WHITS MEN SHALL BULK AMERICA."
ITIe ARTHUR, OHIO:
THURSDAY, - - AUG., 10, 1800.
DEMOCRATIC STATE TICKET.
[Election Day, Tuesday, Oct. 9, 1866.]
Jbr Secretary of Stat,
GEN. BKNJABIIX LrFEVER,
of Shelby Coumy.
For Svrrem Judgt.
THOMAS M. KEY,
ol' Hamilton Cuunty,
For Member Board of Public V'vrlt,
ot ashland County.
' For Congreuman of Wth District,
Colonel OSCAR F. MOOKE,
of Scioto county.
For Judge of the Court of Common Pleat
id Sub-division of 1th Judicial Diet.
Hon. LEVI DUNOAN,
of Jackw.n couuty.
Democratic County Ticket
Dr. Henry C. Moore.
For rrobate Jvdge,
JVr Clerk of the Court of Common Pleat,
John J. Shookey.
Dr. J. A. Monahon.
UNION COUNTY TICKET
. WILLIAM F. FELTON.
JOHN P. DUNKLE.
Jbr Probate Judge, "
' JOSEril KALER.
For Clerk Court Common Pleas,
KOBEKT S. BAltNIIILL.
WILLIAM D. I11GGINS.
DOUGLAS PUTNAM, JR.
'The Vintou Record, published at
McArthur, Ohio, under the manage
rnent of Wallace E. Brajton, makes
a good mecnamcai appearance,
and is a sheet that exhibits fair
ability. It runs up the democratic
ticket, too. We have, however,
one word to say to our cotemporary:
The radical faction of Vinton coun
ty have, at ZelaBki,a paper of their
own The Herald and, hence it
is that we can see no earthly
reason for printing suclj articles as
that in the Record of the 2d inst,
signed , Secretary Pro bono
Publico? and that other, 6i'gned
"." Radicals have no better
right to exact such favors of a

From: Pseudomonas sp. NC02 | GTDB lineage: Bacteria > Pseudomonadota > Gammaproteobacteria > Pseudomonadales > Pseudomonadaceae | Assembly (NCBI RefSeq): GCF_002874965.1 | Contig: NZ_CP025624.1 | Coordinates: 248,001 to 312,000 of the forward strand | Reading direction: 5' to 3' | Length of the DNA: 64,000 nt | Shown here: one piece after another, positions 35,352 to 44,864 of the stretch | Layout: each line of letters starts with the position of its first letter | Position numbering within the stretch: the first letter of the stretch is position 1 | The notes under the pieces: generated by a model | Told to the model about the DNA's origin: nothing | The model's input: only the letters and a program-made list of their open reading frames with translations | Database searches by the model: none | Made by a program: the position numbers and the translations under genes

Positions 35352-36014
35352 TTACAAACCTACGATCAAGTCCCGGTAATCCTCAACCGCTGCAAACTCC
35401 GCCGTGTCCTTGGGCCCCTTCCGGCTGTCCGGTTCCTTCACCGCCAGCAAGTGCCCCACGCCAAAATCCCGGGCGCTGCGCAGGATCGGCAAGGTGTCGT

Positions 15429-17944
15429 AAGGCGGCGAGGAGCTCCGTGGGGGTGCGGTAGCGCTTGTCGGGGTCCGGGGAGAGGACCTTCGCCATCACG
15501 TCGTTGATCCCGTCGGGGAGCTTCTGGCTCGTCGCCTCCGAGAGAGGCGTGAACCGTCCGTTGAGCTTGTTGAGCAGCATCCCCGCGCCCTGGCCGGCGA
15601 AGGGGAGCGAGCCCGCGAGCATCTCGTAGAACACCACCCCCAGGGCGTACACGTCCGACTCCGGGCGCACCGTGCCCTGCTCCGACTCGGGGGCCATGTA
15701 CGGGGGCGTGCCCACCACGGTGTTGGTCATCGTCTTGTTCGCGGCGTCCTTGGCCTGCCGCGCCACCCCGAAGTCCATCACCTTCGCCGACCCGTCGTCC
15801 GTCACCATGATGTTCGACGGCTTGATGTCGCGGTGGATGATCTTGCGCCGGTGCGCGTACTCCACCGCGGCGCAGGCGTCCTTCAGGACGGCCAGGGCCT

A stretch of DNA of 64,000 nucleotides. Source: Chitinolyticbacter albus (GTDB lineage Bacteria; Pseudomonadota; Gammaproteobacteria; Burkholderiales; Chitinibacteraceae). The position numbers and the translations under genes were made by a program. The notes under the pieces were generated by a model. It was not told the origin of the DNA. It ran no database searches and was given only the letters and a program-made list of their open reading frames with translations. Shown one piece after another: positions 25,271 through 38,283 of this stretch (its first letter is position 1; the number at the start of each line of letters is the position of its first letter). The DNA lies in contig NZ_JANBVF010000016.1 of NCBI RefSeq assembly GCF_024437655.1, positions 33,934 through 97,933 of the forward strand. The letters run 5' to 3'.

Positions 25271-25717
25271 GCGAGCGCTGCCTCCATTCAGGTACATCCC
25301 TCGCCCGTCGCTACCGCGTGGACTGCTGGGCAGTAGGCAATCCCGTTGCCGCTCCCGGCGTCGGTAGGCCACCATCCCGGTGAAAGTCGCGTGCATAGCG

democratic press than have we to
control, in whole or in part, the
" columns of The Marietta Register.
The above is from the Marietta
Times, and we can reply to Bro.
Hood, that we entertain great re
specfeor his opinions, and concede
that his experience and . known
ability entitles his suggestions to
consideration. Tho fact is, that
the Times is scarcely ever in error
in its statements of facts, or con
clusions, but Bro. Hood is not fully
posted on the local 6tatus, of the
Recori and Herald so far as our
county is concerned. There is a
future ahead, as well as the present
to be guarded. This Tress, we will
admit, has perhaps, been more
tolerant to its opponents, than any
Press of either party in the State; its
policy has had much to do, we think,
iri keeping Vinton Co. where "she
is to-day, politicafly; and no
Press in the State has more strenu
ausly'advocated and invited discus
sion in its columns and on the
Danirl Webster axd the Rad
icals. What more appropriate
than to reproduce, at this time, the
opinion of Daniel Webster of the
Radicals that now seek to get con
trol of every department of the
Government? He said:
"If the infernal fanatics and Ab